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Improving the baking quality of bread wheat by genomic selection in early generations
- Michel, Sebastian, Kummer, Christian, Gallee, Martin, Hellinger, Jakob, Ametz, Christian, Akgöl, Batuhan, Epure, Doru, Löschenberger, Franziska, Buerstmayr, Hermann
- Theoretical and applied genetics 2018 v.131 no.2 pp. 477-493
- baking quality, breads, dough, genetic improvement, genotyping, grain yield, marker-assisted selection, mixing, models, phenotype, phenotypic selection, prediction, protein content, quantitative trait loci, selection response, viscoelasticity, wheat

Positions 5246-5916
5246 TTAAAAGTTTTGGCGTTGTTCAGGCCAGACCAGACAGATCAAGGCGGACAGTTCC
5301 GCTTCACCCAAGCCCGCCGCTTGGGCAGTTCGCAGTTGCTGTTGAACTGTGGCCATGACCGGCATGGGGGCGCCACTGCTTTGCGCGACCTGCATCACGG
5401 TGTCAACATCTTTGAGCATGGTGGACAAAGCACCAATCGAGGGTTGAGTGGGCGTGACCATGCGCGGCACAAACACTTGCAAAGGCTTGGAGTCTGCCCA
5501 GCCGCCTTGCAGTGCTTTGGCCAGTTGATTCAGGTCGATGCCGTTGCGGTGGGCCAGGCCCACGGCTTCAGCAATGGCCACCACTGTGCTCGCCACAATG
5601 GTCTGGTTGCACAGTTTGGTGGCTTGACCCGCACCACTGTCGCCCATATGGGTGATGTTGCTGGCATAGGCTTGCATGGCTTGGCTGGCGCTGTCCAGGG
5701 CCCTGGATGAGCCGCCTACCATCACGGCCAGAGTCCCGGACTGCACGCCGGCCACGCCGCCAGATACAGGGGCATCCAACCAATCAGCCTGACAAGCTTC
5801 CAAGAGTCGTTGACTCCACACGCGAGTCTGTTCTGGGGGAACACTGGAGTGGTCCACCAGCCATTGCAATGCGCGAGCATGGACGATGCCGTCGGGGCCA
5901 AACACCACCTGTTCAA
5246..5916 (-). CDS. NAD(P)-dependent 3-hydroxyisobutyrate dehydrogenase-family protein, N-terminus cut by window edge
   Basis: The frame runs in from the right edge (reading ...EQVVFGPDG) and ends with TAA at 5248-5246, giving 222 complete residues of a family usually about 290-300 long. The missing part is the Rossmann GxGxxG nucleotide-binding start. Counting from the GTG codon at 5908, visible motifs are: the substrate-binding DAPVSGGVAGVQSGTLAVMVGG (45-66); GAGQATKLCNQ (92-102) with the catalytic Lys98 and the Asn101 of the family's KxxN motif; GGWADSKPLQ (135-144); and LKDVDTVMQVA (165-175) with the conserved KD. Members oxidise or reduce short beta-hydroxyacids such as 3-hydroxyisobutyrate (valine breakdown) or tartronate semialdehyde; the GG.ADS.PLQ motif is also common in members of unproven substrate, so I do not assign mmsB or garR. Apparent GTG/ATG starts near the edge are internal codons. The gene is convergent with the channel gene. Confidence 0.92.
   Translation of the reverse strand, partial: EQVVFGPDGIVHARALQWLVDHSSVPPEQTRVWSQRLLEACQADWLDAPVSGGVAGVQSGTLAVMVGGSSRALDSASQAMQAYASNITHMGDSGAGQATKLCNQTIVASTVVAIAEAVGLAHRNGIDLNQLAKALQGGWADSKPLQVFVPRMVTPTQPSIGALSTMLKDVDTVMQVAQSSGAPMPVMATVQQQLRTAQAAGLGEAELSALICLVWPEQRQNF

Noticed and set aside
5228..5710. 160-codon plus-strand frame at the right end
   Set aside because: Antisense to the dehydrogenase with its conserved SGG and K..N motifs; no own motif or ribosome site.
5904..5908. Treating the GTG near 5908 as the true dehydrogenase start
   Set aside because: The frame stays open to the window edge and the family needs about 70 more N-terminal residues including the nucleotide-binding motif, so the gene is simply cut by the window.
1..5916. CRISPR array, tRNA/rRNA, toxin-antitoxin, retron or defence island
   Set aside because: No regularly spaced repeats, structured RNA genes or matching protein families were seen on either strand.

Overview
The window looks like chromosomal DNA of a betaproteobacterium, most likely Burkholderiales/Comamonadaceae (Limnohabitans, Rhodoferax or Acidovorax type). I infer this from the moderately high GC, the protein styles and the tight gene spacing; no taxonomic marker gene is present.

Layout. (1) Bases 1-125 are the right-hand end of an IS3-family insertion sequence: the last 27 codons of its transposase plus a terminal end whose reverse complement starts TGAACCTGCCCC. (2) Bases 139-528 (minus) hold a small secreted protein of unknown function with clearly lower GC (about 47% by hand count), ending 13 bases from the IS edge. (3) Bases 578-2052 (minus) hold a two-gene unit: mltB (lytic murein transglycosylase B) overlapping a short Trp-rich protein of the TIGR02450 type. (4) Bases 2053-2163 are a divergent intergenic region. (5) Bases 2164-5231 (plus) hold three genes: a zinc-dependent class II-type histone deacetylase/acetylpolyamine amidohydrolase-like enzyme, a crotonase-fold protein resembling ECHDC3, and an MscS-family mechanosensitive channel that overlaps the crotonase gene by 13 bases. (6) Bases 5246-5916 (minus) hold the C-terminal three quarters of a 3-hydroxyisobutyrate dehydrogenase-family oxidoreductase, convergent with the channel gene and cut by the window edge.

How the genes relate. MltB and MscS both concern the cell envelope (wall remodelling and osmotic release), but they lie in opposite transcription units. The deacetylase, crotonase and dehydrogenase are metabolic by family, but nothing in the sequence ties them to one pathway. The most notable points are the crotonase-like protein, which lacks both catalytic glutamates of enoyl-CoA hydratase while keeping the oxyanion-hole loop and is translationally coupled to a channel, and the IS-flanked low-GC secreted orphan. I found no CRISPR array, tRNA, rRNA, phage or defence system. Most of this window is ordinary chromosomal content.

- KEY MESSAGE: Genomic selection shows great promise for pre-selecting lines with superior bread baking quality in early generations, 3 years ahead of labour-intensive, time-consuming, and costly quality analysis. The genetic improvement of baking quality is one of the grand challenges in wheat breeding as the assessment of the associated traits often involves time-consuming, labour-intensive, and costly testing forcing breeders to postpone sophisticated quality tests to the very last phases of variety development. The prospect of genomic selection for complex traits like grain yield has been shown in numerous studies, and might thus be also an interesting method to select for baking quality traits. Hence, we focused in this study on the accuracy of genomic selection for laborious and expensive to phenotype quality traits as well as its selection response in comparison with phenotypic selection. More than 400 genotyped wheat lines were, therefore, phenotyped for protein content, dough viscoelastic and mixing properties related to baking quality in multi-environment trials 2009–2016. The average prediction accuracy across three independent validation populations was r = 0.39 and could be increased to r = 0.47 by modelling major QTL as fixed effects as well as employing multi-trait prediction models, which resulted in an acceptable prediction accuracy for all dough rheological traits (r = 0.38–0.63). Genomic selection can furthermore be applied 2–3 years earlier than direct phenotypic selection, and the estimated selection response was nearly twice as high in comparison with indirect selection by protein content for baking quality related traits. This considerable advantage of genomic selection could accordingly support breeders in their selection decisions and aid in efficiently combining superior baking quality with grain yield in newly developed wheat varieties.